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Review of Maritime Transport 2011 - Unctad

Review of Maritime Transport 2011 - Unctad

CHAPTER 6: DEVELOPING

CHAPTER 6: DEVELOPING COUNTRIES’ PARTICIPATION IN MARITIME BUSINESSES 165 market concentration among countries on the Y-axis. The sector-specific data used to create this graph were taken from table 6.16. The matrix groups the observed sectors into four quadrants that evaluate barriers to market entry by developing countries into each maritime business. A high level of concentration combined with a high average GDP per capita (quadrant 3) implies that only a few countries (principally developed countries) participate in the business (e.g. ship financing and ship insurance). It is likely that it will be more difficult for developing countries to enter these sectors than to establish maritime industries with a low market concentration located in economies with a lower level of economic development (quadrant 1). 3. Linkages between maritime businesses Increasingly, maritime businesses are geographically spread among different countries, with each country specializing in one or a few sectors. As a result of the increasing distance between most industries, it may seem that they are developing ever more independently from each other. While this is true for some sectors, linkages between them remain. Such linkages can be twofold. Table 6.17. Correlation analysis between maritime sectors and economic indicators Ship building Ship owning Ship operation Ship scrapping Ship financing Ship classification Ship registration Ship insurance Seafarer supply (officers) Seafarer supply (ratings) Port operation Ship building Ship owning Ship operation Ship scrapping Ship financing Firstly, one sector may provide services to another, and geographical closeness can be an advantage. While this is less relevant today than it was in past decades, there may still be advantages to a shipowner in having, for example, insurance and financing services in the same country. Another example is ship classification, where the societies may find it convenient to be closer to their clients in ship building and operation and in the banks that finance the ships that require classification. Secondly, different sectors may require the same type of inputs and framework. Low labour costs may be a cost advantage both for ship scrapping and for seafaring. An industrial base is important for manufacturing, be it of ships or port cranes. A developed services sector and a strong legal framework are preconditions for competitive banking and insurance services. In view of these two possible linkages, it is to be expected that several maritime businesses will be found in the same country. The data on the maritime sectors covered in the analysis suggest that this is indeed the case. Table 6.17 shows the partial correlation coefficients between pairs of sectors. A positive value means that when a country’s participation in one sector increases, its participation in the other will also tend to increase. The partial correlation coefficient lies between -1 (complete negative correlation) and +1 (complete positive correlation). 44 Ship classification Legend: ≤ . �� � Ship registration Ship insurances Seafarer supply (officers) Seafarer supply (ratings) Port operation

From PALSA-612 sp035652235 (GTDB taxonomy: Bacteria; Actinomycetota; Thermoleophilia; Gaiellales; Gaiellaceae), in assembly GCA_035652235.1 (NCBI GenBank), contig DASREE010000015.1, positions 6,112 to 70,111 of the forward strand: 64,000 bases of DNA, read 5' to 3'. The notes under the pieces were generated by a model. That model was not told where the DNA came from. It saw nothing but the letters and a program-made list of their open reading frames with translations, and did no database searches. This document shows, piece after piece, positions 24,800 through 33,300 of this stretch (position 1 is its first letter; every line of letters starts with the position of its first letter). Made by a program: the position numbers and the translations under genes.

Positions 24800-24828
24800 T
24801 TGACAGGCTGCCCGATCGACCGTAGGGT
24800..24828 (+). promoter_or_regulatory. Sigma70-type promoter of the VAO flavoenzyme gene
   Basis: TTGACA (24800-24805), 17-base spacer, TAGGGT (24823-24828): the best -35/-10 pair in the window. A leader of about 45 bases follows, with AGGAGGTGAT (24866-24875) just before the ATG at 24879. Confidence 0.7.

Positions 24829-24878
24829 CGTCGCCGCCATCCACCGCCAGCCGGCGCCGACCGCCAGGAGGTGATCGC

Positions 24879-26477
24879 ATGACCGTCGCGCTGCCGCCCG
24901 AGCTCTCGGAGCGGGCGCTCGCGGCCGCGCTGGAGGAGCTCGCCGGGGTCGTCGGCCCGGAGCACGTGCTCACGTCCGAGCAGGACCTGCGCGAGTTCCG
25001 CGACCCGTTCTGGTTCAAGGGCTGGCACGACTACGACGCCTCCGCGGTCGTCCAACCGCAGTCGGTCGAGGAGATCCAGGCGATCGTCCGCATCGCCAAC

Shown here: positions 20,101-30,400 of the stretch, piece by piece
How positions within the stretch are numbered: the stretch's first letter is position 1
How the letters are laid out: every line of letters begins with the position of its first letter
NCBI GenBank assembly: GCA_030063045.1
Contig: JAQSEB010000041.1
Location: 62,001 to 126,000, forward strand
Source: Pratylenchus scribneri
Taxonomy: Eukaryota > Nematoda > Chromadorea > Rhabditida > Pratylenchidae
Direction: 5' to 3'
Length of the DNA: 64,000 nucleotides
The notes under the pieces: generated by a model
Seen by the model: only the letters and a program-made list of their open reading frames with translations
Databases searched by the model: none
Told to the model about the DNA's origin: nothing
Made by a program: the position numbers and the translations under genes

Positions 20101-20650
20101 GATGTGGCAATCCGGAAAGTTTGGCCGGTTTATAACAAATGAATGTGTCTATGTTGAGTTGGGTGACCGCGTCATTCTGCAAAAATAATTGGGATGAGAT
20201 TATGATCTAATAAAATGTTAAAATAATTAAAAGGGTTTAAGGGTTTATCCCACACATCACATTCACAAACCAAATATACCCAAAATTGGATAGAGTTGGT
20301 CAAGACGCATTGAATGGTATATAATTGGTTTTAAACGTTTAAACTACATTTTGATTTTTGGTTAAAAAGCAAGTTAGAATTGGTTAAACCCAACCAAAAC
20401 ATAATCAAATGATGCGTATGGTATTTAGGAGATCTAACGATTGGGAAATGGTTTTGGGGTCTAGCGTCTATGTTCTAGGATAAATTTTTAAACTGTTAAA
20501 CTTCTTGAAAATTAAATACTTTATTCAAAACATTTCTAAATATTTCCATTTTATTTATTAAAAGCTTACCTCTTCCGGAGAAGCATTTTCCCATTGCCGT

166 The correlation coefficient between officers and ratings is 0.73, implying that countries that provide officers are also highly likely to provide ratings. Countries such as the Philippines have built up their educational infrastructure for ratings, and now supply officers with a higher qualification profile. There is also a correlation between ship operation and shipowning (0.47). One of the reasons for this is that ship operators often own a share of their fleet and charter the missing capacity in order to react more flexibly to demand volatilities. Some other sectors, on the other hand, are rarely located in the same country; for example, the correlation coefficient between ship scrapping and insurance is zero. More examples of countries that are active in different groups of sectors that correlate with each other can be found in annex VII, which shows the market shares of individual countries. For instance, Bangladesh and Pakistan are both leading countries in ship scrapping, and also have some participation in the provision of seafarers. Liberia and Saint Vincent and the Figure 6.8. Linkages between maritime sectors Ship scrapping Ratings Port operators Ship classification Moderate correlation between sectors or higher (r > 0.4) Source: UNCTAD secretariat, based on data from tables 6.16 and 6.17. REVIEW OF MARITIME TRANSPORT 2011 Grenadines have open registries, but are not active in any other maritime sector. Apart from being of different sizes in economic terms, Argentina, Brazil and China have similar maritime profiles: all three countries are active in shipbuilding, and have national shipowners and containership operators. The linkages between different maritime sectors from the previous correlation analysis have been extracted and can be seen in figure 6.8. Correlations of moderate strength or higher (r > 0.4) are illustrated by a solid line. The graph groups the sectors according to the intensity of the barriers to entry into each maritime business, based on the results in figure 6.7. It indicates the probability for a developing country to establish each maritime industry. Establishing a maritime business from group 3, for instance, appears to be difficult for developing countries. Firstly, they face high market barriers when entering the sector. Secondly, few linkages to sectors with lower marketentry barriers exist that may encourage the businesses to be located in the same country. Officers Ship operation Ship financing Ship registration Ship building Ship owning Ship insurance Market entry barriers for developing countries 1. Low 2. Medium 3. High